WASHINGTON — The progressives urging Sen. Elizabeth Warren to run for president want no part of the claim that President Obama was being sexist when he critiqued Warren in a recent interview.
Sen. Sherrod Brown said the president's use of her first name, Elizabeth, was sexist. The president of the National Organization for Women said his criticism was done "in a sexist way." An official with Public Citizen, the group leading the charge against the deal, called Obama's statements "shockingly disrespectful."
But the various progressive groups competing for Warren's attention aren't touching the allegation. So far, none of them have sent out any emails to supporters flagging Brown's comment or the Washington kerfuffle that's erupted from it.
Warren coaxers say those emails aren't coming. They're not getting on board with Brown, largely because they don't see the sexism he saw.
"The president's attacks on Warren's fight against a job-killing trade deal that's been written by and for huge corporations just seem more silly and provably false, than sexist," Neil Sroka, spokesperson for the progressive group Democracy For America, which co-manages Run Warren Run, told BuzzFeed News in an email.
The White House, and many Democrats, were confused by Brown's sexism charge, which came Tuesday after a procedural vote on fast track went against the president. On Wednesday, White House Press Secretary Josh Earnest said Brown will eventually apologize to Obama.
"Sen. Brown is a standup guy, and given the opportunity to review the comments that seemed like they were made in some haste, that I feel confident that he'll do the right thing and apologize," Earnest said.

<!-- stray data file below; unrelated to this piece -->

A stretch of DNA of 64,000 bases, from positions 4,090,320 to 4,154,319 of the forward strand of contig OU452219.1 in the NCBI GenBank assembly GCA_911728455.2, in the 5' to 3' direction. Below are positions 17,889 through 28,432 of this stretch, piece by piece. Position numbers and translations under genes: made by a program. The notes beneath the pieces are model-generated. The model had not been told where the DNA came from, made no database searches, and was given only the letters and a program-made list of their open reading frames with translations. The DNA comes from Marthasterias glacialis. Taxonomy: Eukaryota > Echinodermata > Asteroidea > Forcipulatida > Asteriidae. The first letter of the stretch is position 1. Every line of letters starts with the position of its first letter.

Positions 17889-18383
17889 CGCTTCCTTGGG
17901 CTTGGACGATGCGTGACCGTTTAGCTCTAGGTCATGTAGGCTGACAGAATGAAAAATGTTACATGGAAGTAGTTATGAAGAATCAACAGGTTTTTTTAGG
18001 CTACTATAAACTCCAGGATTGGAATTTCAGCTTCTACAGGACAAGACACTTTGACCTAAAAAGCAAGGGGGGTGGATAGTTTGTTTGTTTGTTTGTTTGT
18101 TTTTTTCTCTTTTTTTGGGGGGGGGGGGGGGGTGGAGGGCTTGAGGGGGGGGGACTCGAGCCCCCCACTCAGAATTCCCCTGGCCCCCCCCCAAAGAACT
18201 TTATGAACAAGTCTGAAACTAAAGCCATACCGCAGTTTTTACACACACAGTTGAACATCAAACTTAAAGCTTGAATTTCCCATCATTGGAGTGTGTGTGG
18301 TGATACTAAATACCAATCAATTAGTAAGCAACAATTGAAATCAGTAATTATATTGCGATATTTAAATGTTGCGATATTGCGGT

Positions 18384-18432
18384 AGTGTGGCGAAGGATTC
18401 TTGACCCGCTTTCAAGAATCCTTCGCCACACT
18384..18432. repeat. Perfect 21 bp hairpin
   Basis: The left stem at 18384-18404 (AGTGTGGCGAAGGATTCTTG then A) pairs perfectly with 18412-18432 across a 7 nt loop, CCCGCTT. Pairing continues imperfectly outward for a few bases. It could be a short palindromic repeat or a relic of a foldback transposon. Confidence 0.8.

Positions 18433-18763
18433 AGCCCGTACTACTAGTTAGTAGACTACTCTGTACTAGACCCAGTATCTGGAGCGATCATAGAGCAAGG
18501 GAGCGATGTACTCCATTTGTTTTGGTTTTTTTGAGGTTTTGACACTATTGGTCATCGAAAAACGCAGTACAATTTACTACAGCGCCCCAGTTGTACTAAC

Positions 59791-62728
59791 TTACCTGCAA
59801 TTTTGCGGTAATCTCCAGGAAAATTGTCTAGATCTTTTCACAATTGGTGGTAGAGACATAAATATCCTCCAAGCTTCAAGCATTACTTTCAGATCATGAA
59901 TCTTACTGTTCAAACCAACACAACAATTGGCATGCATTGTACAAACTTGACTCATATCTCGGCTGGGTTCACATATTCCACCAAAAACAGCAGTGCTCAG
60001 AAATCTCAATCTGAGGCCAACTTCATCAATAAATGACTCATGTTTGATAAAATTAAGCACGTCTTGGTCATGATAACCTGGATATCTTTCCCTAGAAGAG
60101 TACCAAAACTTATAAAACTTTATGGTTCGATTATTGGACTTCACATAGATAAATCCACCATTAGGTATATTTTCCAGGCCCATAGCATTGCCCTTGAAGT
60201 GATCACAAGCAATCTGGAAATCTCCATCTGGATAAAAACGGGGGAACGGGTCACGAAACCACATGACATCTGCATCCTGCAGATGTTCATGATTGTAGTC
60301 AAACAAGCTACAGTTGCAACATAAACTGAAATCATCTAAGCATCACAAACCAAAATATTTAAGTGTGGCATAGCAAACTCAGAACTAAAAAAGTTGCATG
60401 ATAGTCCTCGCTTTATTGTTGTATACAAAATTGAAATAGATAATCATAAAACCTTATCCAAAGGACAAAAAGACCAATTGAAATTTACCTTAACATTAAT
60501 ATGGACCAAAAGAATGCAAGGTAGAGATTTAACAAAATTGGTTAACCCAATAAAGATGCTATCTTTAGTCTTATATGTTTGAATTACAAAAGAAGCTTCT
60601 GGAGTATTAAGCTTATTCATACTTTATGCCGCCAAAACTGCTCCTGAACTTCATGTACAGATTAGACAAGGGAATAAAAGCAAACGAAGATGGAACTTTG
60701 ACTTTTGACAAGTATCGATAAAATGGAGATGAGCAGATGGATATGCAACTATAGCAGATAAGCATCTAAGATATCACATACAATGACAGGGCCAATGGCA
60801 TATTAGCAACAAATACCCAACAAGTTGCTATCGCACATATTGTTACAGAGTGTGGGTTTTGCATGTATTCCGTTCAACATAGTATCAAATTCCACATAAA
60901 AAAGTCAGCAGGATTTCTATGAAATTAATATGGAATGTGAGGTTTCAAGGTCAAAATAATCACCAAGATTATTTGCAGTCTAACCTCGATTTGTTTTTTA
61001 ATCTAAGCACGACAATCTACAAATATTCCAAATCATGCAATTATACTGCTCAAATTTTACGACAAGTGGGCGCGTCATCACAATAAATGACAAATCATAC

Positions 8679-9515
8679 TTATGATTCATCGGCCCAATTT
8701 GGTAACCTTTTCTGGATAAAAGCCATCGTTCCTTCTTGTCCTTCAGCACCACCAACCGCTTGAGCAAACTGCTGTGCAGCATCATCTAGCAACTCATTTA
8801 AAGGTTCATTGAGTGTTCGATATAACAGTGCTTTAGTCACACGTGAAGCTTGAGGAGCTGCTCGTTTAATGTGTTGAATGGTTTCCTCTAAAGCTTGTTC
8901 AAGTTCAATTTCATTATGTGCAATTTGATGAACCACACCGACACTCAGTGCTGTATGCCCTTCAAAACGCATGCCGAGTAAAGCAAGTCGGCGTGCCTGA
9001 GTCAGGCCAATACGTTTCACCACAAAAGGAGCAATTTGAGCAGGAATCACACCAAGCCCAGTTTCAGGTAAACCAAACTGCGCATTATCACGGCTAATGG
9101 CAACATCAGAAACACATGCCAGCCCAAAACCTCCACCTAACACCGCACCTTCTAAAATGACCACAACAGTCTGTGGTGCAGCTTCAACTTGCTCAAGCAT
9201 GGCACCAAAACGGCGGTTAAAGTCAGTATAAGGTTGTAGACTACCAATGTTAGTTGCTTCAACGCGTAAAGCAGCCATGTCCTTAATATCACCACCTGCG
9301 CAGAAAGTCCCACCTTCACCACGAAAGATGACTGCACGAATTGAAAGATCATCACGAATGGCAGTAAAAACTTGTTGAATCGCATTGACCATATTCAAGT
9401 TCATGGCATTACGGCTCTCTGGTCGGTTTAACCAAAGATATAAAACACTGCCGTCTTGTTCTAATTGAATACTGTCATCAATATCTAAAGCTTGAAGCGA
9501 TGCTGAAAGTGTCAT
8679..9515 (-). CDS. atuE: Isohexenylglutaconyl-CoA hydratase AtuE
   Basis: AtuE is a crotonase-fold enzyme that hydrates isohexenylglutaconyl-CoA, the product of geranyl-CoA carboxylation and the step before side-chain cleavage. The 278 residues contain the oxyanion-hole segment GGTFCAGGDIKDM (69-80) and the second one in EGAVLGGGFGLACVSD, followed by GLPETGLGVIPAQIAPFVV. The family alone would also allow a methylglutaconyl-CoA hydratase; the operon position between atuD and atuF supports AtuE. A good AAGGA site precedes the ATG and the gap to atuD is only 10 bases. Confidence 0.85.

The ongoing trade fight within the Democratic Party has been a boon for the Warren legion, who have seen her rise to be Obama's most vocal opponent on the so-called fast track trade bill that would allow the president to send trade deals to Congress they can approve or dismiss, but can't change. DFA attacked White House rhetoric as "absurd" after a particularly strong round of anonymous administration official Warren bashing earlier this month, and most Warren supporters hare happy to call the president out for his on-the-record claims that Warren is simply playing politics with the trade issue.
But when Brown pushed the vocal sparring between Warren and Obama into a debate about sexism, Warren's presidential pushers didn't go along.
Ready For Warren, the progressive super PAC, plans to continue to use the trade issue heavily in emails attacking Obama for pushing and Hillary Clinton for not openly opposing him. But so far they haven't engaged on the sexism charge and don't plan to. MoveOn.org, the other half of Run Warren Run, also hasn't jumped on the sexism charge.
"MoveOn members are focusing on the substantive case against Fast Tracking the TPP — the fact that the text is being kept secret from the American people, that the agreement would likely lead to more outsourcing of jobs, the threats it poses to workers and the environment, and how the ISDS provision could allow big corporations to undermine our laws and sovereignty," Nick Berning, spokesperson for MoveOn, said in an email.
Sroka said the Warren-Obama battle is worth highlighting, but not for the reason Brown is.
"The whole spat between the White House and Sen. Warren struck us as a pretty laughable attempt to pander for Republican and Wall Street-wing Democrats' support on a legislation that's a loser with voters across the political spectrum," he said. Anyone who stands with the president will pay a political price next year, Sroka added.
"If the president somehow manages to get Fast Track to the House and dupes some right-wing Republicans into voting for it, the truly funny thing will be watching them take incoming from both conservatives and progressives for 'voting to give Barack Obama authority to pass the job-killing, NAFTA-style Trans-Pacific Partnership,'" he said. "The 2016 attack ads, from both the right and the left, basically write themselves."